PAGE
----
There was just one problem.

In 144 AD, Marcion was excommunicated from the church for heresy. What was his crime? Marcion taught his followers to reject the Old Testament entirely. His reason? Marcion thought that the Old Testament represented a god different from the New Testament. One cannot have two gods. Thus, Marcion and his followers read only selective books from the Bible and rejected the 39 books of the Old Testament entirely.

Callout_0123Is the cult of Marcionism still alive and active in our churches? It has become apparent to me over the last seven years of teaching Old Testament Survey that students come to my class with an under-appreciation for the text and history of the Old Testament. This stems from the fact that most of their exposure to the Bible, through teaching and preaching, has come largely from the New Testament. For many of my students, the stories of the Old Testament have served as illustration material and have rarely been allowed to speak theologically. This situation falls dangerously close to what the followers of Marcion practiced in the second century.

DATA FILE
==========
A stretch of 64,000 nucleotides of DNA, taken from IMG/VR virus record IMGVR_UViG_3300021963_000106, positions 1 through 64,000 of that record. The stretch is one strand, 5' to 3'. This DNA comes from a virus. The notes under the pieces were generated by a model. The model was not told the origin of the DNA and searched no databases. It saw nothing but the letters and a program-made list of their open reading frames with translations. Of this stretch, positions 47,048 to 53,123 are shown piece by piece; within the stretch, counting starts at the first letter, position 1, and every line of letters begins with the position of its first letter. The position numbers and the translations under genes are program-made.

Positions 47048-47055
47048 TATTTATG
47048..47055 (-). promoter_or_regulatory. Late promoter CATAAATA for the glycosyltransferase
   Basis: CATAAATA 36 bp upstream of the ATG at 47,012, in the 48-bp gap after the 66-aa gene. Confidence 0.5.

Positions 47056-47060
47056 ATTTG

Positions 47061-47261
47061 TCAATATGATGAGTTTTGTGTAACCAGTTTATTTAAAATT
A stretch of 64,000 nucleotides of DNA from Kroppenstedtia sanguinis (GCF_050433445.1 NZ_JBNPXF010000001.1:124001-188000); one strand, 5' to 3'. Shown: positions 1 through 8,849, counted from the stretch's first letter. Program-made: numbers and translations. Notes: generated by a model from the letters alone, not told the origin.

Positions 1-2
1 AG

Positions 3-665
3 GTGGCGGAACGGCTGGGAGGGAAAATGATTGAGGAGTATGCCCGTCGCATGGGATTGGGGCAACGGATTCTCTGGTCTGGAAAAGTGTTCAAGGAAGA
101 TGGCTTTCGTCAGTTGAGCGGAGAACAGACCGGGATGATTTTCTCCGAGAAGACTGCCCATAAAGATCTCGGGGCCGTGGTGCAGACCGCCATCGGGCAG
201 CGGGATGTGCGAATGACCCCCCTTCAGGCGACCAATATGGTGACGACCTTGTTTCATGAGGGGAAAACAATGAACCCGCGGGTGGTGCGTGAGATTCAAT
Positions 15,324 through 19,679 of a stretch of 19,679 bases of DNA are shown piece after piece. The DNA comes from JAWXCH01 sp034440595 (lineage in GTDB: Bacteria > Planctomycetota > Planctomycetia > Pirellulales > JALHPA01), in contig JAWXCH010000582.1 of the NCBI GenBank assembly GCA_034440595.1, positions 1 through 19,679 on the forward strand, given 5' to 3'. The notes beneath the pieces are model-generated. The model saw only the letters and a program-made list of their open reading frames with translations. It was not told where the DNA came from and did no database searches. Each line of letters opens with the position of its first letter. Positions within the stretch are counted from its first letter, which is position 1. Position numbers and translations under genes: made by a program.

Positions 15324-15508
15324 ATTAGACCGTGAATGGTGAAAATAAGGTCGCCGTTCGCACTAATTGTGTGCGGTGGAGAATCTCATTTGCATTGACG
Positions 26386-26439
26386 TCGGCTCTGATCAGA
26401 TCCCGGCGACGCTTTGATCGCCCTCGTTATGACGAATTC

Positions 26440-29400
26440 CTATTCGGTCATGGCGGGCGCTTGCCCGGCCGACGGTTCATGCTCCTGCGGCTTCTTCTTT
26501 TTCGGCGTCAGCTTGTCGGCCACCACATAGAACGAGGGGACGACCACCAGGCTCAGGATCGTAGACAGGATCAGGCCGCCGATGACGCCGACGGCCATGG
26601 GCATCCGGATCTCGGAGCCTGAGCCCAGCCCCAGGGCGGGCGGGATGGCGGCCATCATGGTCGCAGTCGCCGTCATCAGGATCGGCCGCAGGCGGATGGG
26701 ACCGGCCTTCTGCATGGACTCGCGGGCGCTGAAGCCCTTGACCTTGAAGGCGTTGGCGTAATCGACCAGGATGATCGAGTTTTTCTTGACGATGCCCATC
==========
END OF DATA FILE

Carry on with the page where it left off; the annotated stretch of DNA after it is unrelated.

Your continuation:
So what can pastors and teachers do to help their congregations and classrooms grow in their appreciation for the entire Bible?

First, ground your people in the truth that all Scripture is under the inspiration of God and beneficial for preaching, teaching, correction and spiritual growth (2 Timothy 3:16). For Paul and the other authors of the New Testament, the Bible of their day, the Bible that they read and used in the writing of the books of the New Testament, was the Old Testament.

Second, preach and teach from an entire book of the Old Testament and cover every verse. Will this require a few good commentaries and other resources that assist with understanding the culture, background and history of Israel? Yes, most definitely. But as you preach and teach the text and incorporate that information into what you say, you will make the Scriptures come alive for your people. You will also give them a context for reading the Old Testament on their own, with confidence, and with the ability to draw appropriate application for their lives.

Third, model life-changing application from the Old Testament in your teaching and preaching. While it is true that some things have changed over salvation history, the Old Testament still contains timeless truths that need to be incorporated into the life of the faithful.